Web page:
The appetite here is provided by a film that is probably the most relaxed animated feature that Walt produced in his lifetime.  After the thundering epic of Sleeping Beauty, here is a film of quiet passages, of simple observation.  It doesn’t have to thunder us will wall-to-wall music.  It is a sweet film for those reasons.

The retooling in artistic process meant alleviating the process of making the characters realistic, a long-held Disney tradition going all the way back to Snow White.  As a result, the characters are more stylized and much more consideration is given to shaping the human dimensions.  Many of the characters have dog-like dimensions.  The two human characters Roger and Anita Radcliff are very human with only very slight dog-like dimensions to their faces (it is small, but the similarity is there).  This tiny similarity between father and mother dalmatians Roger and Perdita and their 103 canine companions draws a line between them – a sort of suggestion that the dogs are not much different than those who care for them.  Roger and Pongo have the same basic facial structures and so too do Anita and Perdita.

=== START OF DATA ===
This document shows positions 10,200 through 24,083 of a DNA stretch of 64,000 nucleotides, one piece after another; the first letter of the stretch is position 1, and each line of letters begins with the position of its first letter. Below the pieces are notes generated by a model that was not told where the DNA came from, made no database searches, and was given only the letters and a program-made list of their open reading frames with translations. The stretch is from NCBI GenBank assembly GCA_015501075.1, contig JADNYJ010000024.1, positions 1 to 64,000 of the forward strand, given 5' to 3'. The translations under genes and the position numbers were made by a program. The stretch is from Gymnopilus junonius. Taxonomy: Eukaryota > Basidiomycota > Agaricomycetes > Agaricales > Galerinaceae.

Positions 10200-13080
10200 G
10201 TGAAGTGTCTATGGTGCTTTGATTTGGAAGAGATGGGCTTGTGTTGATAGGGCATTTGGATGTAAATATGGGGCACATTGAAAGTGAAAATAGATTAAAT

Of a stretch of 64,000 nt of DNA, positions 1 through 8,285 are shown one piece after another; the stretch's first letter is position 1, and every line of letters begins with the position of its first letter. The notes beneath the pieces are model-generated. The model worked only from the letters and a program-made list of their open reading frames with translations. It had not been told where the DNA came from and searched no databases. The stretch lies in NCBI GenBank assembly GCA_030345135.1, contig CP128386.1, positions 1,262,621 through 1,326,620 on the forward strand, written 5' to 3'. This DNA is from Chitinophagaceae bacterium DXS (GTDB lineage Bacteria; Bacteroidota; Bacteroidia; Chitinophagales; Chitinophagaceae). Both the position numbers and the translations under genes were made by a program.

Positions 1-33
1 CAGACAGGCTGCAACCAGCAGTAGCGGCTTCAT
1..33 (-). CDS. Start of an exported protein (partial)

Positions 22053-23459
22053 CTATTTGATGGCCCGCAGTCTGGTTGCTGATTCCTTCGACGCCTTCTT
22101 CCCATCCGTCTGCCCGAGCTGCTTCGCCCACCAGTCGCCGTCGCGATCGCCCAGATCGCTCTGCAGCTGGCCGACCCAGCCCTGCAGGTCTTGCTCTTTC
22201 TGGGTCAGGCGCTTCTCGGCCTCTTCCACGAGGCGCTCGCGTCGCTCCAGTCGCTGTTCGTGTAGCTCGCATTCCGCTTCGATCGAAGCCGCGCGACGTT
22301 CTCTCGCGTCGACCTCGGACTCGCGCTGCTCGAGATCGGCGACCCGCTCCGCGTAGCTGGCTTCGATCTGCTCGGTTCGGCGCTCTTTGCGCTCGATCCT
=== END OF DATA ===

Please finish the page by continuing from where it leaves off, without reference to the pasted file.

Differing wildly is the film’s chief villain.  Cruella is almost a different style of animation.  Where Roger, Anita and the dogs have round and inviting edges, Cruella’s physique is very angular perhaps exposing the sharp and dangerous angles of her intentions.  She almost seems to come from a different planet then Roger and Anita.  Yes, she and Anita went to school together, but why do they put up with her?

The overt comedy of Cruella seems to cut through the horror of her major plot – she wants to skin puppies to make a coat.  When you come down through the line of female villains from Disney thus far, Cruella’s intentions are the most horrific since Snow White’s evil witch put in a plot to bury the titular princess alive.  Outwardly, of course, Cruella’s machinations are a call against animal cruelty and an anti-fur call that got ahead of the movement of the 1980s by at least 25 years.  Previous Disney animated features such as Dumbo, Lady and the Tramp and especially Bambi had dealt with the issue of animal cruelty but never did Walt hide his message and especially not here. 

The superfluous nature of Cruella’s machinations makes them even more horrendous.  Why is that?  Well, it would seem to play hard and fast with the entire nature of the fur industry itself.  By the 20th century, animal skins made to be worn had long-since outlasted their usefulness – unlike early explorers who used them as a survival against the harsh environment.  In Cruella’s intention, it would seem to be a prestige issue . . . perhaps.